By Matt Slovin, Daily Sports Editor
Published October 25, 2012
Somehow, Zach managed to get words out.
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“It was shock,” Zach’s mom Vicky recalled. “Zach was one of the first ones he called.”
Zach and Gadowsky were close. Vicky said his decision to originally commit to Princeton “came down to Guy.”
There was a comfort level between the two of them that would make many coaches envious. It takes a special kind of relationship to get a kid to commit at only 15, as Zach did.
“He told me the news and he felt really bad because of the situation I was in and the relationship we had,” Zach said. “It was four years in the making that I was going to go play for him and that school.”
Following Gadowsky to Penn State wasn’t ever a serious option. The Nittany Lions would still be a club-level team for another season, and Zach didn’t want to take another year off, like he did in 2010-11 to play in Hamilton.
When he committed to Princeton at 15, he started a trend of early hockey commitments by doing so. But Zach’s recruitment was suddenly wide open, just four months before he had planned on arriving at Princeton.
“As soon as he decommitted, it was overwhelming,” Vicky said. “You got a taste of what movie stars go through. They were fighting for him.”
It’s 10 hours from the Hyman’s Forest Hill neighborhood in the heart of Toronto to Boston. Stu’s phone rang for nearly half the drive as he drove his two oldest sons to Boston College and Boston University.
Zach had a decision to make, and everyone wanted to see him before he made it.
“Every 10 minutes, the phone rang,” Spencer said. “Norm Bazin (head coach at UMass-Lowell) was like, ‘Stop by on your way.’ UMass called. Maine, we went to. North Dakota, Minnesota — they all wanted us to come.”
Some of the schools never stood a chance. The family narrowed the decision down to the Boston and Michigan areas, largely because of the great academic reputations for the Ivy League-caliber student.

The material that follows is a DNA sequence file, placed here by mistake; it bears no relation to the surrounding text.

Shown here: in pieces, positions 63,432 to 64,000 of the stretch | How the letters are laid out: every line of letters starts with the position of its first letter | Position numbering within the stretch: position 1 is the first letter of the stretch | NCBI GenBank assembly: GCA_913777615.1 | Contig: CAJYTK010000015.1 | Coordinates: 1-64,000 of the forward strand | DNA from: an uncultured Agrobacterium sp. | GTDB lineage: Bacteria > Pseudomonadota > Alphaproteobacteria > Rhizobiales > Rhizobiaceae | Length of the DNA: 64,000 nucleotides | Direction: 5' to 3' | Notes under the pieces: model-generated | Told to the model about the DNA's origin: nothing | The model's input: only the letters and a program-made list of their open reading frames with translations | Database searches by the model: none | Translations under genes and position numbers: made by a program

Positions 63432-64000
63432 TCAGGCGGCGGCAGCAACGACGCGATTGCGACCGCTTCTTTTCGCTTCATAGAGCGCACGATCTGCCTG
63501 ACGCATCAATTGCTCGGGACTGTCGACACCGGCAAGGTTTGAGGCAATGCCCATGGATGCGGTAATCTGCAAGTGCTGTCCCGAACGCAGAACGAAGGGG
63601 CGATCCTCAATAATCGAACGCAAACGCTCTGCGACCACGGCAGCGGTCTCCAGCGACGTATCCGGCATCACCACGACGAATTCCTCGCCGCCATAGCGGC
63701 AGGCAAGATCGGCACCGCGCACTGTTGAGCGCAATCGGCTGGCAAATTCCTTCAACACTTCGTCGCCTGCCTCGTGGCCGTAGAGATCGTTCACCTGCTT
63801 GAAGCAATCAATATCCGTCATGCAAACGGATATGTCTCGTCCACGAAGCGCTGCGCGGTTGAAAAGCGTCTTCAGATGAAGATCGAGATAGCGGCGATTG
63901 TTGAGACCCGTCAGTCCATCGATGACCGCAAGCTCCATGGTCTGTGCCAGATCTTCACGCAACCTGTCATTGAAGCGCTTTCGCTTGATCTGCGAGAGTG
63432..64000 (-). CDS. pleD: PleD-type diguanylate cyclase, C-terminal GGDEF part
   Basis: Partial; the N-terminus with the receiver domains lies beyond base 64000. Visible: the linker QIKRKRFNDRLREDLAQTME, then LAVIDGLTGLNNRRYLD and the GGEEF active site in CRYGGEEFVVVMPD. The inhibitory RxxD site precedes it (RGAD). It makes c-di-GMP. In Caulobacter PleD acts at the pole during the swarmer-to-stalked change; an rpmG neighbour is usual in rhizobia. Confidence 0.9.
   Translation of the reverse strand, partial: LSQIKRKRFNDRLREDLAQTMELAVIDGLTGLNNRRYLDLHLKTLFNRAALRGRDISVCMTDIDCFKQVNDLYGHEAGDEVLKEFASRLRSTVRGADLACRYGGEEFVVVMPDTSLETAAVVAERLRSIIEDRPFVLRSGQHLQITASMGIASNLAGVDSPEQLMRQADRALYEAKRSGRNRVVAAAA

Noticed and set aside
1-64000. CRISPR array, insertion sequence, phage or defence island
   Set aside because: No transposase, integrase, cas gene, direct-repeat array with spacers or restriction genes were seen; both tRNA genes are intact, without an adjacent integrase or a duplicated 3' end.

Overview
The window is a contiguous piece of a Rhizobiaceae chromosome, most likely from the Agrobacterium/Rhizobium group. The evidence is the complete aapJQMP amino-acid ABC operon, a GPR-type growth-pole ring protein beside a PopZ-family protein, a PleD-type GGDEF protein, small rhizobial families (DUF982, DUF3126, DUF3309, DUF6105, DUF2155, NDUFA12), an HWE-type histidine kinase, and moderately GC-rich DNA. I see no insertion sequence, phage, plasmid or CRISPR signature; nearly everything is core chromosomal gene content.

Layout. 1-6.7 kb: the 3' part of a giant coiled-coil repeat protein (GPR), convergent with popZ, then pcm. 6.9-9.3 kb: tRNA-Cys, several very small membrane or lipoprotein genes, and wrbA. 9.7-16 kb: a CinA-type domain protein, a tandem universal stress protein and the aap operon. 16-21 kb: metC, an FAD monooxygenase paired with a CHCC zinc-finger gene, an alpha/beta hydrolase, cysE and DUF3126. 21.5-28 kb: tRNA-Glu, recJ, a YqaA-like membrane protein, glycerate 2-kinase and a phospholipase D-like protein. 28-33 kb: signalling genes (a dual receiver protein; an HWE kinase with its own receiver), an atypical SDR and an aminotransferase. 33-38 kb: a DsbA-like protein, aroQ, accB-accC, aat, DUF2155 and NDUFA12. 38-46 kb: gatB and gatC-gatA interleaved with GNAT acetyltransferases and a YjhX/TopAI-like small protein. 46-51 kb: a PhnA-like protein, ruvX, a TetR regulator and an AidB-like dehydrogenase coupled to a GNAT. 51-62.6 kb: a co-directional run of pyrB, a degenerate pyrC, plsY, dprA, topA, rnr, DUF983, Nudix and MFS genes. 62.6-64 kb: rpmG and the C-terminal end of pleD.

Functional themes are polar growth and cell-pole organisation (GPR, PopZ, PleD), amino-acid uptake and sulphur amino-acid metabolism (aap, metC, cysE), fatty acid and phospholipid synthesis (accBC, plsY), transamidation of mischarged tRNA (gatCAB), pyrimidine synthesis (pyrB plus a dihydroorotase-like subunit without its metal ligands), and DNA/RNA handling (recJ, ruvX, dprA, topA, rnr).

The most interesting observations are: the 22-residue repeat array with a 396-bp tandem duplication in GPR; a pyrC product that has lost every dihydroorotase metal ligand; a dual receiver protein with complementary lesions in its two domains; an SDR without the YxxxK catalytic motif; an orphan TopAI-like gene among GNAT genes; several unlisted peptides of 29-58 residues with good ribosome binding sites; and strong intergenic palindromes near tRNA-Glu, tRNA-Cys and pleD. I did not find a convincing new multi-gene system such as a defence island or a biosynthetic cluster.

On the way back from Boston, with Boston University the clear leader in the clubhouse, the Hymans detoured to Ann Arbor for a stop.
It would be their last.
Zach and Spencer sat across from Red Berenson in the coach’s office, while Berenson laid out why they should be Wolverines. It didn’t take long.
“Ten minutes into Michigan, we had completely forgotten about every other school,” Spencer said. “It was over. Zach and I were sitting in the (Ross Academic Center) and we looked at each other and it was like, ‘Yeah, we’re going to Michigan.’ ”
When Zach arrived in Ann Arbor in fall 2011, his suitors were still pleading. The OHL executives kept calling.
“In Michigan, right at the beginning of the year, we were getting offers for him to go,” Stu recalled. “Guys were saying ‘Red’s not playing him properly,’ and ‘He’s a goal scorer but he’s playing defensive forward’ and ‘I can take Zach to the NHL.’
“We just said ‘Thanks a lot.’ ”
At the start of last season, though, the puck just wasn’t going in for Zach. He heard metal after seemingly every shot — frustrating after scoring basically at will the season before.
Berenson has been coach of the year in the NHL before. He knows the type of forward that today’s game demands. If you’re going to be a part of his program, you’re going to play sound two-way hockey.
Berenson met with Zach and told him he wanted to see more of a two-way game out of him. Don’t worry about the points, Berenson told the natural goal-scorer.
Zach’s not the first to have that conversation with Berenson. He certainly won’t be the last. But he has bought into the system as well as anyone in program history.
His dad compares him to Luke Glendening — last season’s captain and the type of team-first leader that every locker room needs but not every one can have. Zach scored only nine points last year compared to 102 the year before in Hamilton. He played only two more games in Hamilton than at Michigan.
“I would’ve liked to have had more of an offensive impact,” Zach said. “But in the NHL, if you can’t play defense, you can’t play. You need to be a two-way player in the NHL nowadays.”
Fred Bandel, the amateur scout for the Florida Panthers responsible for Michigan, hadn’t seen Zach before the draft. So his description of Zach as a player reflects only on his development as a Wolverine. And you can’t tell from his input that Zach wasn’t always the sound two-way player he’s become and that Berenson adores.
“He’s a strong two-way player,” Bandel said.